On Art and Resistance in Ukraine
Two-Fold Decolonial War in Ukraine: Images of Emancipation and Resistance & Ukraine’s New Art in a Time of War: Dismantling the Colonial Narrative
In order to counter and to question the increasing fatigue and apathy which can be observed in Germany and Western Europe concerning the topic of the Russian war in Ukraine we invited Ukrainian artists, curators, and art historians to share their knowledge and work. All in all, three events will center around topics such as the role of moving images in times of war, recent developments in Ukrainian contemporary art, and decolonial approaches to this field.
We hope to enable a dialog about these pressing topics at Universität Hamburg. Since epistemic violence is one of the mechanisms of imperialist and colonial power and warfare, true solidarity and resistance require attentive listening to the oppressed and continuous support in their attempts in regaining their own subjectivity.
Therefore, the events we have organised are an attempt in collective action to reflect on the blind spots and myths that can be found in Western contexts regarding contemporary Ukrainian art as well as art historiography – past and present – in the face of the Russian full-scale invasion.
Contact for Universität Hamburg: Petra Lange-Berndt, Department of History of Art, and Anja Tippner, Institute of Slavic Studies
Organisation: Natalya Stupka / Denis Uhreniuk (Hamburg / Lviv / Kyiv. Students of Kunstgeschichtliches Seminar, Universität Hamburg
Moderation: Mariia Vorotilina (Kampnagel Hamburg / Kyiv)
-Two lectures followed by discussion-
Two-Fold Decolonial War in Ukraine: Images of Emancipation and Resistance, Kateryna Botanova (Basel & Kyiv)
Through looking at the origins of the decolonial discourse and its use in South America and Africa, I want to argue its applicability to Ukrainian (and in a wider context, Eastern European) context. I suggest analysing the knowledge- and image-generating power relations between Ukraine and Russia, as well as Ukraine and ‚the Global West‘, in order to see Ukrainian resistance from 2014 on as an emancipatory struggle for owning one’s agency, voice, and identity. In the course of this lecture, I will trace the changes in artistic attitudes and approaches after Maidan and their role in the current stage of the war.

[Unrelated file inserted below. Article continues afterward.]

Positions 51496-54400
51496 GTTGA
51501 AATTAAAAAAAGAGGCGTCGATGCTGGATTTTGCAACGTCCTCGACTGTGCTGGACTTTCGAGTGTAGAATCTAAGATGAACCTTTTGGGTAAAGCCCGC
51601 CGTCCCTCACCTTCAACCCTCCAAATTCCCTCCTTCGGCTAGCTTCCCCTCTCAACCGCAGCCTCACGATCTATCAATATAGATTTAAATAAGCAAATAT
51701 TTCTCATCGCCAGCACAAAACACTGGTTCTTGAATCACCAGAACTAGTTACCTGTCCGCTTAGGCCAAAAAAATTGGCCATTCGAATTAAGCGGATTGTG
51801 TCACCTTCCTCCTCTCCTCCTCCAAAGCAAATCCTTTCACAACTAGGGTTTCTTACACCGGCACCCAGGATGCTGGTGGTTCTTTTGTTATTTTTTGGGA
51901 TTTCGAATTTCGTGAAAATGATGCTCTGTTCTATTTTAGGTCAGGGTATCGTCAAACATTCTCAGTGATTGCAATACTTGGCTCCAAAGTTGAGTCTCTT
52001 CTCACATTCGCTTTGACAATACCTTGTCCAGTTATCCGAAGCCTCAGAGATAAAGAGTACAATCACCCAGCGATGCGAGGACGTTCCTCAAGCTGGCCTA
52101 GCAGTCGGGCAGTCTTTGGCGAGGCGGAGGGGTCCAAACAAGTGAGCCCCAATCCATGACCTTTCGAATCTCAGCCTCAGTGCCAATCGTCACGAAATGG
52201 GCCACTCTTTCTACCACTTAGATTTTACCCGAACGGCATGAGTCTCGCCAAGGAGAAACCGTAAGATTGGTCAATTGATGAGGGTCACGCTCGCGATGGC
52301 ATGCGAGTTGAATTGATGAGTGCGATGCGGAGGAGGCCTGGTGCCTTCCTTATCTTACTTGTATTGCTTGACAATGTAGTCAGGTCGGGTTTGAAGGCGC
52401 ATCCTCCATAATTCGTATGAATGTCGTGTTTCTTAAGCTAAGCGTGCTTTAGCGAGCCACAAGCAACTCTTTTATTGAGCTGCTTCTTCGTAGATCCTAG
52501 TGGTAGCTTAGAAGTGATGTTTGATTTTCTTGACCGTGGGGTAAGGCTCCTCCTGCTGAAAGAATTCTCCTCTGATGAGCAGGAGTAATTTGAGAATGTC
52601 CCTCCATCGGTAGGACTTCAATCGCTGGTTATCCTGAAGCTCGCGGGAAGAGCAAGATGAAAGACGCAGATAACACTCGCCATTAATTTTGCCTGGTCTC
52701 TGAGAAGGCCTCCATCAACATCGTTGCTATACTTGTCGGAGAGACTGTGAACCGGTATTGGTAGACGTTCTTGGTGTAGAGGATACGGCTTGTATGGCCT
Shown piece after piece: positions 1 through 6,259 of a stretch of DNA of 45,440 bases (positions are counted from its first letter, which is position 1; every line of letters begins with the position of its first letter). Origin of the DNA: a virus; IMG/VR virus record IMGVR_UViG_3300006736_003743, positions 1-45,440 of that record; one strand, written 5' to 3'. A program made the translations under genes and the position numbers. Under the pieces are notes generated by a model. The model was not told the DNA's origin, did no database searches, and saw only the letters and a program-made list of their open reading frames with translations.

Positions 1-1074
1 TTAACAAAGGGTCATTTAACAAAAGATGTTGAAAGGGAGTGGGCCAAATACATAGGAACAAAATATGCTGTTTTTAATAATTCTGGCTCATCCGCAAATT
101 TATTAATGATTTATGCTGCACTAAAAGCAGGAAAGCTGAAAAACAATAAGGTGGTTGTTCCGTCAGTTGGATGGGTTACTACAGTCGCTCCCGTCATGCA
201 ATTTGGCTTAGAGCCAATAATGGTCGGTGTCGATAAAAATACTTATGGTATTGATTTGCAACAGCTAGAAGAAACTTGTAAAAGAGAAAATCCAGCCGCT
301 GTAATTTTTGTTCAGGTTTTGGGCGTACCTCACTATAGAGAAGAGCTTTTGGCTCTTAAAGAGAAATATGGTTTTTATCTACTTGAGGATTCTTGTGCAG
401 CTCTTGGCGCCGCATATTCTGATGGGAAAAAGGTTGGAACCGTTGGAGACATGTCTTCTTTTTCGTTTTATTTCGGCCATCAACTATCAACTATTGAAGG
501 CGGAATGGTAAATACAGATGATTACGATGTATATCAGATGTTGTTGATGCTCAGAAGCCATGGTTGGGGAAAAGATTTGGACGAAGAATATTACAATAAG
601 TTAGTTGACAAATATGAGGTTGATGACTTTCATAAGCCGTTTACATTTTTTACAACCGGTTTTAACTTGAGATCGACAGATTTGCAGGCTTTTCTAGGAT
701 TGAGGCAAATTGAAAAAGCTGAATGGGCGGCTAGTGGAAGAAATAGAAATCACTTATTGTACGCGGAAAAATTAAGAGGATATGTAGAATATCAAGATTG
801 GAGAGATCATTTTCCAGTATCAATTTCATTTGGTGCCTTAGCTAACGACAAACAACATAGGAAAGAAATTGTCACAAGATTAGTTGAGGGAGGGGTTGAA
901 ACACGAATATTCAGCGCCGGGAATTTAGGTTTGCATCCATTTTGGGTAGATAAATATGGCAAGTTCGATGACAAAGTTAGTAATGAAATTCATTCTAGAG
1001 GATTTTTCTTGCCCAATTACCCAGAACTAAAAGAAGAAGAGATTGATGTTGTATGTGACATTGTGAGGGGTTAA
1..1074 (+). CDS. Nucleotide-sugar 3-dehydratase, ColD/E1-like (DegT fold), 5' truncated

Ukraine’s New Art in a Time of War: Dismantling the Colonial Narrative, Svetlana Biedarieva (Mexico City & Kyiv)
The presentation focuses on how Ukrainian artists challenge and dismantle longstanding Russian colonial narratives in their art produced after the beginning of the full-scale invasion on 24 February 2022. It examines how artists work with contested historical memory, dispute Ukraine’s belonging to the post-Soviet space, and address the ongoing trauma through both decolonial perspective and anti-colonial resistance. The presentation also discusses the role of art activism and the place of politically and socially engaged practices in the particular decolonial turn that follows the outbreak of violence brought about by the full-scale invasion. It proposes a classification of colonial narratives in the particular case of Ukraine, in order to create a typology of methods and practices of resistance employed by the artists in their works.
Kateryna Botanova is a Basel-based cultural critic, curator, and writer from Kyiv, Ukraine. Her main focus is on culture as an agent of social change. Since 2015, Kateryna is a co-curator of the multidisciplinary cultural festival CULTURESCAPES (Basel, Switzerland) and an editor of festival anthologies. She was a director of the Center for Contemporary Art (SCM) in Kyiv and an editor-in-chief of a cultural online magazine KORYDOR. Since 2014, she writes and lectures extensively on decolonial and emancipatory discourse in the visual arts and cultural field in Ukraine.
Svitlana Biedarieva is an art historian, curator, and artist. Her current main research focus is contemporary Ukrainian art, decoloniality, and ongoing Russia’s war on Ukraine. She also works with selected topics of Eastern European and Latin American art. In 2019–2020, she curated the exhibition At the Front Line. Ukrainian Art, 2013–2019 in Mexico and Canada. She is the editor of Contemporary Ukrainian and Baltic Art: Political and Social Perspectives, 1991–2021 (Stuttgart: ibidem Press, 2021) and co-editor (with Hanna Deikun) of At the Front Line. Ukrainian Art, 2013–2019 (Mexico City: Editorial 17, 2020). She has published critical texts on Ukrainian art in such academic and media outlets as October, ArtMargins Online, post at MoMA, Revue Critique d’Art, Financial Times, Hyperallergic, and The Art Newspaper, among others. In 2022, she was selected as the CEC ArtsLink International Fellow (hosted by the University of Kansas) and the Visiting Fellow at the Institute for European, Russian, and Eurasian Studies at the George Washington University. She holds a PhD in History of Art from the Courtauld Institute of Art, University of London.
Moderated by Mariia Vorotilina, Kampnagel Hamburg
Weitere Informationen (externer Link)
Veranstaltungsprogramm (PDF, 2.175 kB)